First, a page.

Giant schnauzers live 10-12 years. I’m on enough GS groups to know how rare it is for a GS to make 13, let alone 14, let alone over 14. And sometimes you see the “happy birthday” picture of those 13+ year old giant schnauzers, and they look ratty and miserable, and you wonder, they’re not dead, but are they truly alive? We agreed we’d never let that happen to Luna.
She’d been getting more and more fragile and shutting down for a while, but she still enjoyed her table scraps and running around (well, hobbling around) with Drax in the yard. But last night she had a bit of a bloody nose. Then this morning, she had it again. Then she got it a third time, and it wouldn’t stop bleeding. Her lifelong vet made time to see her immediately, and when he examined her, the diagnosis was as easy for him to make as it was to see the trail of blood she left on the floor—a bleeding tumor, assumed to be cancerous, definitely would require lots of tests and invasive procedures, with no guarantee of success. And for a dog that is already outlived her life expectancy, what does “success” even mean? It was a heavy morning, but Michelle and I made the call.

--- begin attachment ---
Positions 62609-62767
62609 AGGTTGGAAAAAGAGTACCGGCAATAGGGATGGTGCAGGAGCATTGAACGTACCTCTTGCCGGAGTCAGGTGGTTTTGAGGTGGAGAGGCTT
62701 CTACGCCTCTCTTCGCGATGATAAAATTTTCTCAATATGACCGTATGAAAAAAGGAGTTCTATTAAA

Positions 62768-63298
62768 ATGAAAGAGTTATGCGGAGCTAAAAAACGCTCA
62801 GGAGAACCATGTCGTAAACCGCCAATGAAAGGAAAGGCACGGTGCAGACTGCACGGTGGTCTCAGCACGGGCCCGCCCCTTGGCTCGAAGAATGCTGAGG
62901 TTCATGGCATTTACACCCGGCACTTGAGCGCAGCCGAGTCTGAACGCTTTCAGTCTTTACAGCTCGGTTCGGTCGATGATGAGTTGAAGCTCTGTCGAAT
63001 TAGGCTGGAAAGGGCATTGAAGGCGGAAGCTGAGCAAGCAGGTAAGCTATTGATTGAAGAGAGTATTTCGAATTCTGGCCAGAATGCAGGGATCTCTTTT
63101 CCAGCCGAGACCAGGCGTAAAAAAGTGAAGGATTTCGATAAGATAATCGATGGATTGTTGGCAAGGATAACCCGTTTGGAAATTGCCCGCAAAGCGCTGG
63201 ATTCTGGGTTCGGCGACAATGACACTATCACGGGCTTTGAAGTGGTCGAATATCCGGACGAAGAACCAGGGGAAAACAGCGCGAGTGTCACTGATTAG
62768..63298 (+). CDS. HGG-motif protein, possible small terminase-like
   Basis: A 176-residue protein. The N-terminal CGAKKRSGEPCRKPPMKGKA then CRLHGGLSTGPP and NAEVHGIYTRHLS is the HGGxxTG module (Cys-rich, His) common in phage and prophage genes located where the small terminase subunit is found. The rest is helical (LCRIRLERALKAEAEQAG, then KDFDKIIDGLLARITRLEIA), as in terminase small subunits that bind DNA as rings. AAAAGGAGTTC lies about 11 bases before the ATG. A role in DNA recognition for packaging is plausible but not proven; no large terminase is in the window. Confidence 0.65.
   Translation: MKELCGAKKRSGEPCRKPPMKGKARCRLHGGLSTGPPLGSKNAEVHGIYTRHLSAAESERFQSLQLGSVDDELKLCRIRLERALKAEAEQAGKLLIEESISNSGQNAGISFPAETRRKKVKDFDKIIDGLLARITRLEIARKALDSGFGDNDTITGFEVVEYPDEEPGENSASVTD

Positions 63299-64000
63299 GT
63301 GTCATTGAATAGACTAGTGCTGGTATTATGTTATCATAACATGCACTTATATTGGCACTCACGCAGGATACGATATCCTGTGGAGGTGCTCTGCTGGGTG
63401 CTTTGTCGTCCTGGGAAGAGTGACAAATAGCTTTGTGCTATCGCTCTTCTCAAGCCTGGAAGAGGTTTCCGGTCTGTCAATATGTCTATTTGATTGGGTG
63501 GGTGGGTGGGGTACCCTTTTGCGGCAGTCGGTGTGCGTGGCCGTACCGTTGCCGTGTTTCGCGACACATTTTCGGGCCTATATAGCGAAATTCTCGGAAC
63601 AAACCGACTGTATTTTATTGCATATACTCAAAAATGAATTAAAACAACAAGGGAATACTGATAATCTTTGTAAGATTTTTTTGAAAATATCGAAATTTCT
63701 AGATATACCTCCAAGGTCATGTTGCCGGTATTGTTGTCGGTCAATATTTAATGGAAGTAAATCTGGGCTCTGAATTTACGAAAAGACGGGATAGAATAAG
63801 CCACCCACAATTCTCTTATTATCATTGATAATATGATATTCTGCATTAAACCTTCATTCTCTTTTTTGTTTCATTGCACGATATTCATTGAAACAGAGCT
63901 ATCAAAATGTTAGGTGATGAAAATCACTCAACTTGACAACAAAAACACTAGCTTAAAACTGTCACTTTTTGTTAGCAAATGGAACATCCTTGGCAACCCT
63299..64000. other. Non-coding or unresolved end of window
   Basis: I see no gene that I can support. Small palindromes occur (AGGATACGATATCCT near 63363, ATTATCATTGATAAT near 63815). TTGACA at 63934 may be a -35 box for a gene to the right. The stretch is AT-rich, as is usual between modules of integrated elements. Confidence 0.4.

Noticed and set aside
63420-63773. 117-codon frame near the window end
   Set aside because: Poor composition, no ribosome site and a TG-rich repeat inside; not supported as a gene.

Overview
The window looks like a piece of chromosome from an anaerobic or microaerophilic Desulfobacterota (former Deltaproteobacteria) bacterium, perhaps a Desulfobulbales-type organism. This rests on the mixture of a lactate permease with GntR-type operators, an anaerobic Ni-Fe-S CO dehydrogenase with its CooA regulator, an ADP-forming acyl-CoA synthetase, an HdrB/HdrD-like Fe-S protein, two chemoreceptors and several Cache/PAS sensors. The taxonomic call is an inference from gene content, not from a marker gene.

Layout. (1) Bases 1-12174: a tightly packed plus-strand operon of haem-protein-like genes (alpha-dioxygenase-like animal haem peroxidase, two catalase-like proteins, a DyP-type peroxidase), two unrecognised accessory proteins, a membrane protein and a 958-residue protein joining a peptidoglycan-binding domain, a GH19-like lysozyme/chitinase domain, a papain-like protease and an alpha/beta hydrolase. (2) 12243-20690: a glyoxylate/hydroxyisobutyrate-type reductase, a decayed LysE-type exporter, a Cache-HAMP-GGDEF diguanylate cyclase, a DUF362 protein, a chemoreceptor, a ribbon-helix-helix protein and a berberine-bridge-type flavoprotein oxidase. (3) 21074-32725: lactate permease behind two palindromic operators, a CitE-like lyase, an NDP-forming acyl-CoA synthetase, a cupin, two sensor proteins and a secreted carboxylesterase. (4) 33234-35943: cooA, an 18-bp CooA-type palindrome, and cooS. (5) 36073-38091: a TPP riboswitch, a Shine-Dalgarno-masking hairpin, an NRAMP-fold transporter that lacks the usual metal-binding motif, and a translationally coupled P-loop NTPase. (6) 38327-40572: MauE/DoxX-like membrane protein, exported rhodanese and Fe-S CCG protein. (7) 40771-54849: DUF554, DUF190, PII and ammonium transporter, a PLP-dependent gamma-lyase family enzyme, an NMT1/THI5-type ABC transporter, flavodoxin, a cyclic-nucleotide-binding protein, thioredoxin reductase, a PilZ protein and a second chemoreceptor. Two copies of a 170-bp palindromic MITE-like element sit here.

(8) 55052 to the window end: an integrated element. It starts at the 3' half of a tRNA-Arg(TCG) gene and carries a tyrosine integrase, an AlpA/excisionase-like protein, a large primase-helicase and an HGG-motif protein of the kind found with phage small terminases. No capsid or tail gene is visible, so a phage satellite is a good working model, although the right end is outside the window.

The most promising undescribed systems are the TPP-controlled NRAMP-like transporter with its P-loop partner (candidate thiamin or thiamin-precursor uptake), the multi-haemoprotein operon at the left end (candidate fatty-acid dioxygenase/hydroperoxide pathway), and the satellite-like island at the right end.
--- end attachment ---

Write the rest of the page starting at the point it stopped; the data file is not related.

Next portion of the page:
She’d been full of life and fire since the day she came bounding (and barking) into our life, and that’s how I’ll always remember her. Life was a full-contact sport for her, and she had no off switch. She was a goofball and a handful and a fierce protector: 75 pounds of love and teeth. She never stopped feeling her duty was to protect the house, even at the end.
There’s an absence in the house now, and she will be missed.